Why? Because the midwife, Dr. Denis Walsh, is a man.
The outcry has been fierce and swift. Newspapers (mostly in the UK, Australia, and New Zealand) and bloggers quickly joined in the debate. Most simply repeated what The Observer reported, but with increasing levels of embellishment, outrage, and indignation. A sampling of headlines from various media reports about Dr. Walsh's paper:
The Mail Online's headline announced: Why mothers should put up with pain of childbirth - by a male expert in midwifery. A companion article in the same publication began with these words: "Obviously, it was a man who said it. A man who will never know the intense fury of a contraction, the hours of desperation or the waves of fear as a baby makes its painful way into the world," wrote Laura Kemp in I dare you to say that to a woman in labour.
Momlogic's headline asserted that "Midwife Says Childbirth SHOULD Be Painful." The first line of the article shouted (emphasis theirs): "When he pushes a baby out of HIS body, maybe we'll give a damn what he has to say!...Of course, this would be A GUY who says this ... a guy who has never had to go through the pain of childbirth himself!"
British midwife calls for end to pain relief during childbirth, says Australia's 3News. `
From the UK's Marie Claire: Male Midwife: Women Should Endure Labor Pains.
Medical News Today announced that More Women Should Endure Labour Pains Says Leading UK Midwife.
This is a classic case of telephone--each article reporting what another article said, each step away from the source becoming more extreme and distorted. For example, you'd think that Dr. Walsh were saying that no one should ever have the option of any pain relief and that all women should just suffer in agonizing pain. However, he did not say that at all. In fact, he strongly advocated the use of other techniques that reduce the pain of labor, including hypnosis, yoga, and water immersion. (Hydrotherapy in labor is the second-most effective form of pain relief, eclipsed only by the epidural, and was rated as the safest form of pain relief by Britain's National Institute for Health and Clinical Excellence.)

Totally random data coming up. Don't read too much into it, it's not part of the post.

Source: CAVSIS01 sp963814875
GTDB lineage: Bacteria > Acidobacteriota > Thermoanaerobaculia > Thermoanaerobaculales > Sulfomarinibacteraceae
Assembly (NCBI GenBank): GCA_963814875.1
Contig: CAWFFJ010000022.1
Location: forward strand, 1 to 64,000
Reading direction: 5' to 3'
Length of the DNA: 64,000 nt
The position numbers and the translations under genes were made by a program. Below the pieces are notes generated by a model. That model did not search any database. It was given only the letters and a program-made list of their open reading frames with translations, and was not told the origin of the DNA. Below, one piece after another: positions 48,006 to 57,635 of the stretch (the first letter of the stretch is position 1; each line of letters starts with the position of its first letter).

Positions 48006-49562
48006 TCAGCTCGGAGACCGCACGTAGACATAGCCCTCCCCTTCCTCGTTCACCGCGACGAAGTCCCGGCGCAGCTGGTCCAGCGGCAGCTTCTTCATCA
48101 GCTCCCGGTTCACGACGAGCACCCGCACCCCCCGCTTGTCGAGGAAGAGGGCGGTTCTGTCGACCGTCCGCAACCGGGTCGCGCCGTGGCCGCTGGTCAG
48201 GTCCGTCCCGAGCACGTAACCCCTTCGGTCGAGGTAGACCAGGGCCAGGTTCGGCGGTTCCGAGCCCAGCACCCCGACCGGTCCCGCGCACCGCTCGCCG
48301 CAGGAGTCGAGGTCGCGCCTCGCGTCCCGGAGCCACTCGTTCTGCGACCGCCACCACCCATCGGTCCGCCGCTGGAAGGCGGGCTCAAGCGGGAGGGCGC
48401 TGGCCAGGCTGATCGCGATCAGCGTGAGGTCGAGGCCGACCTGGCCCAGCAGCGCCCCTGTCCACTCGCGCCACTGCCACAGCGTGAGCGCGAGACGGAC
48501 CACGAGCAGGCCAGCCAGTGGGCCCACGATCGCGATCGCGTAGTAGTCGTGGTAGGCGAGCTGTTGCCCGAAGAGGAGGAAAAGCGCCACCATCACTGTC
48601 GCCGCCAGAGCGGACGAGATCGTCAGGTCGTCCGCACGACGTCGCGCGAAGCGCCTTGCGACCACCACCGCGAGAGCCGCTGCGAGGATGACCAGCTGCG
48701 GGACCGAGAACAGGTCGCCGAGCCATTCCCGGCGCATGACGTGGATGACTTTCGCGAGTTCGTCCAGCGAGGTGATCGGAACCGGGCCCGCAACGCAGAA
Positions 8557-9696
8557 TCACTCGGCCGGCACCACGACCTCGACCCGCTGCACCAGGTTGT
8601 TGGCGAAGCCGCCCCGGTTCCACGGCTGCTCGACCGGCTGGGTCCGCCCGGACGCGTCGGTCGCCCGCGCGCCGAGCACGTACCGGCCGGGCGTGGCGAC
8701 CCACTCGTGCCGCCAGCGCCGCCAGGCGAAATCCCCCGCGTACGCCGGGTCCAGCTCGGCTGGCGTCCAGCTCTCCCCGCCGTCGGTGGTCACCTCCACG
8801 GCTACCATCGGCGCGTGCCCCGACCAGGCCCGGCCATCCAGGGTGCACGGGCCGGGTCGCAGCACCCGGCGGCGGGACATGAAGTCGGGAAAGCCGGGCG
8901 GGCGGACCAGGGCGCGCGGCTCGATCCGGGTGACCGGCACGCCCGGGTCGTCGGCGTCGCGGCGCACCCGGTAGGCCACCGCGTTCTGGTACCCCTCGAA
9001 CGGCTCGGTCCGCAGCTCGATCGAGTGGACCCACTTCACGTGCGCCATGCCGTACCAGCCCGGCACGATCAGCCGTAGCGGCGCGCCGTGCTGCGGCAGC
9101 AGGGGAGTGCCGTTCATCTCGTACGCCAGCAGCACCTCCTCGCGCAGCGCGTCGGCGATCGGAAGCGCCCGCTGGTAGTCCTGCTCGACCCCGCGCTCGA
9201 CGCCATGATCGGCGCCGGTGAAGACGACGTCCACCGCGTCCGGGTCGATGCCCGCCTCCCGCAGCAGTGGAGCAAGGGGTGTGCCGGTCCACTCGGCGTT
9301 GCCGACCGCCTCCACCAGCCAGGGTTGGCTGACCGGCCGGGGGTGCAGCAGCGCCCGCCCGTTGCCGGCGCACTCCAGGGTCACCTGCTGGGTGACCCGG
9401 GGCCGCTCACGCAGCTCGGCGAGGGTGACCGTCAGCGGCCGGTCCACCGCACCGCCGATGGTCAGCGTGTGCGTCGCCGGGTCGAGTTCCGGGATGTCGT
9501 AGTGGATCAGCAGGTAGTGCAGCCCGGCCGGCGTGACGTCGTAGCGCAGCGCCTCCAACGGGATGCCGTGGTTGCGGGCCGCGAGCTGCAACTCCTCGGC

Even the original article in The Observer probably distorted Dr. Walsh's intended message. I have been interviewed multiple times for magazines, newspapers, and television. Most of the direct quotes attributed to me were, in fact, inaccurate. I never actually said those things verbatim. Instead, the people interviewing me made up quotations approximating what I said. In addition, the process of writing an article necessitates emphasizing some points and omitting others--further changing the interviewee's original message.
I doubt that any of the authors actually read Dr. Walsh's original article about "Epidural Culture." Why? Because it does not yet exist! If the authors and readers submitting comments had actually taken a moment to do some research, they would have discovered that his paper has not even been published yet! (It is currently undergoing peer review.) Nevertheless, many of the articles assume the article has been published, and that Dr. Walsh's quotes are taken from the article, because of the wording in The Observer:
He has set out his controversial views in an article for the journal Evidence Based Midwifery, which is published by the Royal College of Midwives (RCM). In a sharply worded critique of the rising popularity of pain-free labour, Walsh warns that normal birth is in danger of being "effectively anaesthetised by the epidural epidemic" in the NHS. A widespread "antipathy to childbirth pain" has emerged in the past 20 years and combined with increased patient rights and risk-averse doctors to create a situation where almost all hospitals now offer epidurals on demand, even if that is not in the mother's or baby's interests.It sure sounds like those quotes are coming from the article, right? But they aren't, and the article doesn't yet exist.